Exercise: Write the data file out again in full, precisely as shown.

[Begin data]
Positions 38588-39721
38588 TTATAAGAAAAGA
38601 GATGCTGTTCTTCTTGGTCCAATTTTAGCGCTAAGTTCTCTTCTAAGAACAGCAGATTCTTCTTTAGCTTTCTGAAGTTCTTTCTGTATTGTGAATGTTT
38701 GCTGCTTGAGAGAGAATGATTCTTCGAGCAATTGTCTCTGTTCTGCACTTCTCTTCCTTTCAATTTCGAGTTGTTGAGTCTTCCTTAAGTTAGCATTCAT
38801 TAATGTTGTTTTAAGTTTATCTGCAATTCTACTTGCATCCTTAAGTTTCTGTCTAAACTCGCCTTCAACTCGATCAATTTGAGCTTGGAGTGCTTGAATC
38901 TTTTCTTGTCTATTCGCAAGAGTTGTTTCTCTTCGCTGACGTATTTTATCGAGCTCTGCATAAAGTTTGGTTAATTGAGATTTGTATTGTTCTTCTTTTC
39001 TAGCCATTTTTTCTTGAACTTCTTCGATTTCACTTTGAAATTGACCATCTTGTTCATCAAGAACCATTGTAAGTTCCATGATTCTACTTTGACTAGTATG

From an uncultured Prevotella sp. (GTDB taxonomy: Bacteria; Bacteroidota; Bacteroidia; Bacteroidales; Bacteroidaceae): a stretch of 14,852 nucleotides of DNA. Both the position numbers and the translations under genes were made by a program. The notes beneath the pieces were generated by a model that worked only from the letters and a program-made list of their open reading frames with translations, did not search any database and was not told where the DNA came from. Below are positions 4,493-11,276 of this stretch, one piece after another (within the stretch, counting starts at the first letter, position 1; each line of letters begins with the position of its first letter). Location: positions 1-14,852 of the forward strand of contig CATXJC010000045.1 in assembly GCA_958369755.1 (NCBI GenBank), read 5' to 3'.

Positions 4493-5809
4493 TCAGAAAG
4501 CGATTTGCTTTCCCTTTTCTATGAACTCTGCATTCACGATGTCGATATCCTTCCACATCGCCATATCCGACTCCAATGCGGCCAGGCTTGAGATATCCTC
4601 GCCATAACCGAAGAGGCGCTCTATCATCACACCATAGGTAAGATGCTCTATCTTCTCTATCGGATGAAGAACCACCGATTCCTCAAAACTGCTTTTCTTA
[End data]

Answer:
Positions 38588-39721
38588 TTATAAGAAAAGA
38601 GATGCTGTTCTTCTTGGTCCAATTTTAGCGCTAAGTTCTCTTCTAAGAACAGCAGATTCTTCTTTAGCTTTCTGAAGTTCTTTCTGTATTGTGAATGTTT
38701 GCTGCTTGAGAGAGAATGATTCTTCGAGCAATTGTCTCTGTTCTGCACTTCTCTTCCTTTCAATTTCGAGTTGTTGAGTCTTCCTTAAGTTAGCATTCAT
38801 TAATGTTGTTTTAAGTTTATCTGCAATTCTACTTGCATCCTTAAGTTTCTGTCTAAACTCGCCTTCAACTCGATCAATTTGAGCTTGGAGTGCTTGAATC
38901 TTTTCTTGTCTATTCGCAAGAGTTGTTTCTCTTCGCTGACGTATTTTATCGAGCTCTGCATAAAGTTTGGTTAATTGAGATTTGTATTGTTCTTCTTTTC
39001 TAGCCATTTTTTCTTGAACTTCTTCGATTTCACTTTGAAATTGACCATCTTGTTCATCAAGAACCATTGTAAGTTCCATGATTCTACTTTGACTAGTATG

From an uncultured Prevotella sp. (GTDB taxonomy: Bacteria; Bacteroidota; Bacteroidia; Bacteroidales; Bacteroidaceae): a stretch of 14,852 nucleotides of DNA. Both the position numbers and the translations under genes were made by a program. The notes beneath the pieces were generated by a model that worked only from the letters and a program-made list of their open reading frames with translations, did not search any database and was not told where the DNA came from. Below are positions 4,493-11,276 of this stretch, one piece after another (within the stretch, counting starts at the first letter, position 1; each line of letters begins with the position of its first letter). Location: positions 1-14,852 of the forward strand of contig CATXJC010000045.1 in assembly GCA_958369755.1 (NCBI GenBank), read 5' to 3'.

Positions 4493-5809
4493 TCAGAAAG
4501 CGATTTGCTTTCCCTTTTCTATGAACTCTGCATTCACGATGTCGATATCCTTCCACATCGCCATATCCGACTCCAATGCGGCCAGGCTTGAGATATCCTC
4601 GCCATAACCGAAGAGGCGCTCTATCATCACACCATAGGTAAGATGCTCTATCTTCTCTATCGGATGAAGAACCACCGATTCCTCAAAACTGCTTTTCTTA